Washington County students are consistent when it comes to state standardized test results, and for most of them, that’s a good thing.

Students in five districts — South Washington County, Stillwater, White Bear Lake, Forest Lake and Mahtomedi — outperformed their state peers in all three subject areas of the Minnesota Comprehensive Assessment (MCA) exams again in 2015.

The exception was the North St. Paul-Maplewood-Oakdale School District, which for a fifth straight year saw students lag behind their state counterparts in science and reading results.

But that district, the county’s most diverse, joined Mahtomedi and Forest Lake in keeping its math proficiency fairly steady between 2014 and 2015.

Statewide, 60.2 percent of students tested proficient in math. North St. Paul-Maplewood-Oakdale matched that 60.2 percent proficiency rate while Mahtomedi finished atop local districts in math proficiency at 84.8 percent, state data shows.

In South Washington County, the area’s largest district with 17,808 students, Superintendent Keith Jacobus said that “close reading” — a new teaching strategy which has students reading a complex, grade-level text multiple times for different purposes — appeared to have contributed to a 2 percent rise in reading proficiency to 69.6 percent.

“Our results in literacy, although a modest increase, demonstrate the effectiveness of our professional development, focus on instructional excellence and [are] a testament to the quality educators who work in this district,” he said in a statement.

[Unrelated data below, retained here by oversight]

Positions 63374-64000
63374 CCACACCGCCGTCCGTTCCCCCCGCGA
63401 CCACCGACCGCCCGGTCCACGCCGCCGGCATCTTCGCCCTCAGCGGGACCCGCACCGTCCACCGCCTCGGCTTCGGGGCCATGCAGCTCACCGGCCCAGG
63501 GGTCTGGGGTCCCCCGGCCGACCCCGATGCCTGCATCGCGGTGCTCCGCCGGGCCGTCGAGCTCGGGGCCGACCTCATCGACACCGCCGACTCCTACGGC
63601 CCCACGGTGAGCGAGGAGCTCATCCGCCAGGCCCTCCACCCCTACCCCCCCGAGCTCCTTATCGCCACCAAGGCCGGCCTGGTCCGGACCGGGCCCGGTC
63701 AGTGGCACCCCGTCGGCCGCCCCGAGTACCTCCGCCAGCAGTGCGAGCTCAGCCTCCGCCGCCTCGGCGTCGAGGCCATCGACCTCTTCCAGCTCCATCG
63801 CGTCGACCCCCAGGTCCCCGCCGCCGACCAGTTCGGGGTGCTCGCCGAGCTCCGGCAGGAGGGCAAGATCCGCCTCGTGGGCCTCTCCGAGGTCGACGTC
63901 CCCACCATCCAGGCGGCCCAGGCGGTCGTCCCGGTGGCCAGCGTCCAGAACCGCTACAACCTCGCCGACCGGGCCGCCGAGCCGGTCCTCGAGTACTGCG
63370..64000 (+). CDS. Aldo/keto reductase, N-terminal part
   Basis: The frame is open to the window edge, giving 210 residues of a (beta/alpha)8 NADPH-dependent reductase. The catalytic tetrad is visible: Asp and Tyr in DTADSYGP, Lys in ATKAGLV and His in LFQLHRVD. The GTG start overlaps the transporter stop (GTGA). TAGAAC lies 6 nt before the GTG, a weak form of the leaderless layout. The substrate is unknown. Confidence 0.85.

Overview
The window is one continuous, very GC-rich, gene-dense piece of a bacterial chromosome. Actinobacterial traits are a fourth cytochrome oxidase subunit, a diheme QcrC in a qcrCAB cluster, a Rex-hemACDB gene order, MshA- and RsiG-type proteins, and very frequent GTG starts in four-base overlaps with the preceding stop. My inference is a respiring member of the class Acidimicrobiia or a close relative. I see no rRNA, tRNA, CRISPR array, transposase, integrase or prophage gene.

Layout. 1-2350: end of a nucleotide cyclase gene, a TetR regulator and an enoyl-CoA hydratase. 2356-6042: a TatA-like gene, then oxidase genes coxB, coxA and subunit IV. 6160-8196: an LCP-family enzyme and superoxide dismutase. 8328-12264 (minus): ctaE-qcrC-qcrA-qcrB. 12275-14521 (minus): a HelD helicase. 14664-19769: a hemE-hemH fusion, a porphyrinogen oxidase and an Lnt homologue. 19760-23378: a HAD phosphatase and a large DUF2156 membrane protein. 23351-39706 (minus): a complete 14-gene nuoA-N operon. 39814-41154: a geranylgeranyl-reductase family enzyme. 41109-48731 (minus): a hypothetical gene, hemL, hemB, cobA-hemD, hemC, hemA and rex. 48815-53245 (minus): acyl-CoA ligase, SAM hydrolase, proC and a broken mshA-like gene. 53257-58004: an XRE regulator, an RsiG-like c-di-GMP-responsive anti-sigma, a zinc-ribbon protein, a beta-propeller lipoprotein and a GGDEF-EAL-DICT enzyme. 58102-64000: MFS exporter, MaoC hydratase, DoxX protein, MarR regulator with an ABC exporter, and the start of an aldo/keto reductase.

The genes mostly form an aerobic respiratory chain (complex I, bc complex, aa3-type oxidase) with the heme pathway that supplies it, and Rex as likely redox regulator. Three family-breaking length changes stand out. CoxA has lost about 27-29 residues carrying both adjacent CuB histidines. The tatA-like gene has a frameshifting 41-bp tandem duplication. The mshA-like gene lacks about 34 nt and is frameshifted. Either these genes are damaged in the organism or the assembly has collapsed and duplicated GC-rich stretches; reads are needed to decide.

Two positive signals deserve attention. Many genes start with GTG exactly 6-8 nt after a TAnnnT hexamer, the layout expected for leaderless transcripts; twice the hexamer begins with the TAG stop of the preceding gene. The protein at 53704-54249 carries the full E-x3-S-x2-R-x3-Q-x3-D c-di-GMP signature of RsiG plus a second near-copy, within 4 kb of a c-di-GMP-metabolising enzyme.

In its analysis, South Washington County noted a “particularly strong increase” at the fifth-grade level, with 78.5 percent of students testing proficient in reading.

The MCAs, taken annually by hundreds of thousands of students from elementary to high school, are used to chart the progress of schools and districts. This fall, the state Department of Education will again rate schools based on how well they address the achievement gap between white and minority students, graduation rates, academic growth and proficiency.

Last year, two area schools — Crestview Elementary in the South Washington County district and Central Montessori Elementary in the Forest Lake district — landed in a category for schools that have difficulties overcoming achievement gap concerns.

Those so-called “focus” schools saw some positive signs this year, however.

While math proficiency at Crestview Elementary decreased by 1.7 percent from its 2014 level to 46.6 percent in 2015, the Cottage Grove school saw a 5.2 percentage point gain from the previous year in reading proficiency (47.3 percent of students). About 40 percent of Crestview students are from minority groups, compared with about 28 percent of students districtwide.

At Central Montessori Elementary in Forest Lake, math proficiency jumped from 45.7 percent to 62.1 percent and reading proficiency from 60.5 percent to 65.5 percent. Like the Forest Lake district, Central Montessori Elementary is overwhelmingly white, but it has a higher percentage of students who qualify for free or reduced-price lunches.

Mahtomedi has fewer challenges than most districts, with just 9 percent of students qualifying for free or reduced-price lunches, and it remains a powerhouse on the testing front, with 84.8 percent of students proficient in math and 82.6 percent in reading.

Of the remaining five districts, Stillwater finished highest in both math and reading proficiency at 69.7 percent and 71.9 percent, respectively.